Average pay in Scotland has overtaken that of England for the first time, a new think tank report has found.
Average hourly pay north of the border has risen at a faster rate over the past two decades, closing the gap between pay in the two locations.
That means average pay now stands at £11.92 per hour in Scotland, versus £11.84 in England.
The analysis by the Resolution Foundation think tank found steady growth, high employment and improved productivity drove pay performance in pre-crisis Scotland, while after 2009 the squeeze on pay was shallower in Scotland than elsewhere.
In 2004 average pay in England was 7.2 per cent higher than in Scotland. That shrank to 2.9 per cent by 2009.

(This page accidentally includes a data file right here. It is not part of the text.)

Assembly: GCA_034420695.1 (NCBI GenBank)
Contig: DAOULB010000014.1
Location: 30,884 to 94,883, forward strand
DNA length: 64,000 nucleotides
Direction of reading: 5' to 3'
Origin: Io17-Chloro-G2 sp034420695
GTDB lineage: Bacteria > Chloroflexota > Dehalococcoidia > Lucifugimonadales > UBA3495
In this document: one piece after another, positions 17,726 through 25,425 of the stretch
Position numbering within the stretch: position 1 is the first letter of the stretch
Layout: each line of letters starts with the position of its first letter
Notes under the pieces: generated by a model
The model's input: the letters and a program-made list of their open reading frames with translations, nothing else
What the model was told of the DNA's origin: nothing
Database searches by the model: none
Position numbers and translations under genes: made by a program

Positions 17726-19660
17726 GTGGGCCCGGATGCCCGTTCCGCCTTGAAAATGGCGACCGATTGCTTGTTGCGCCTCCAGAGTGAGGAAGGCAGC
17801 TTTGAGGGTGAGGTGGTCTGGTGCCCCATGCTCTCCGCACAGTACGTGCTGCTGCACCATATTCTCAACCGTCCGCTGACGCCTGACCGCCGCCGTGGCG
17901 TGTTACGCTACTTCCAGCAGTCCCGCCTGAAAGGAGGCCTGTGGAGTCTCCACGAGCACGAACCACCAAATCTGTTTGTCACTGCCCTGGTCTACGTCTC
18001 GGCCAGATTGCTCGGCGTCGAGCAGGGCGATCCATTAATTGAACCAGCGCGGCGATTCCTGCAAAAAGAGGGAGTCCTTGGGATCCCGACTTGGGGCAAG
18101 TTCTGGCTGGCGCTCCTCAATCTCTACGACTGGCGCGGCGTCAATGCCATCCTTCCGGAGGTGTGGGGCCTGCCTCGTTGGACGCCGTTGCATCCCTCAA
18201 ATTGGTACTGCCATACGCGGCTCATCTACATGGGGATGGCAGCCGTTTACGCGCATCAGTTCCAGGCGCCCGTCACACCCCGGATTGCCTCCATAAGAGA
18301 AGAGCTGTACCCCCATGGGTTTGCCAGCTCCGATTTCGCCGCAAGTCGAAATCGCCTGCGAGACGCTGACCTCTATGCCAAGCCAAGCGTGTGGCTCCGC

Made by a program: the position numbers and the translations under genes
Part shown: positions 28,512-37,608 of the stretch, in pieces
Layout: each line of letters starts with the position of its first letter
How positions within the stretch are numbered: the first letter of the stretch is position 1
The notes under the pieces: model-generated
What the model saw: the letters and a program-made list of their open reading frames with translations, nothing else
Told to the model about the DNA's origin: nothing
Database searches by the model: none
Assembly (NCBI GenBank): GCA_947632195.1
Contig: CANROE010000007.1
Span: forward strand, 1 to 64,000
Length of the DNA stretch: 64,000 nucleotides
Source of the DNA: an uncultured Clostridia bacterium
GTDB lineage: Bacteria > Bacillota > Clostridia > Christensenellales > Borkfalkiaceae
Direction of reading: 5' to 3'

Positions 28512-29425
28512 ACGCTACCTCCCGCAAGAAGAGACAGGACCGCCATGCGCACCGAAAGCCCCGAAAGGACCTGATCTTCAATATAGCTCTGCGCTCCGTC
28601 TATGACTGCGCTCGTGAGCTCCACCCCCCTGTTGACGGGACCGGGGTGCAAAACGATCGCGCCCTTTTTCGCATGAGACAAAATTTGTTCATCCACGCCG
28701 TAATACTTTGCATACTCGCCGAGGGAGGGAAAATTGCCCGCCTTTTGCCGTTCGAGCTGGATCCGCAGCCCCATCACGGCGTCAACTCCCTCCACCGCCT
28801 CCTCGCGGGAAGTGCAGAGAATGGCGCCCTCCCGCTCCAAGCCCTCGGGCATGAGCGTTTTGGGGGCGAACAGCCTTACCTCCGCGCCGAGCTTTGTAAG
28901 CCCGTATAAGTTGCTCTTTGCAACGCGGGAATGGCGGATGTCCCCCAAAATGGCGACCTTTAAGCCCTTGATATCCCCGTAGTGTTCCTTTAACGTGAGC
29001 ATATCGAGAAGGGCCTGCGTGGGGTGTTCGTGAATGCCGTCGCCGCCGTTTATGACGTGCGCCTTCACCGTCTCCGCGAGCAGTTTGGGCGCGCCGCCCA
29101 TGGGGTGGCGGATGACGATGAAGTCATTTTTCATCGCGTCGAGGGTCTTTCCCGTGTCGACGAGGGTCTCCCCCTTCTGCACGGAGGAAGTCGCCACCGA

“As recently as a decade ago, typical workers in England earned significantly more than their counterparts in Scotland. But years of stronger pay growth in Scotland means that the English pay premium has now become Scottish pay premium for the first time ever," said Resolution Foundation policy analyst Conor D'Arcy.
“Scotland’s impressive pay performance has been underpinned by high employment and steady economic growth, particularly in the run up to the crash. But its recent employment and growth record has been less impressive," he added.
However, one in five employees in Scotland are still on low pay the think tank warned ahead of Scottish elections in May.
"With the higher minimum wage for the over 25s expected to reduce rather than eliminate low pay, tackling this longstanding problem should be a top priority for parties in the run-up to May’s election,” said D'Arcy.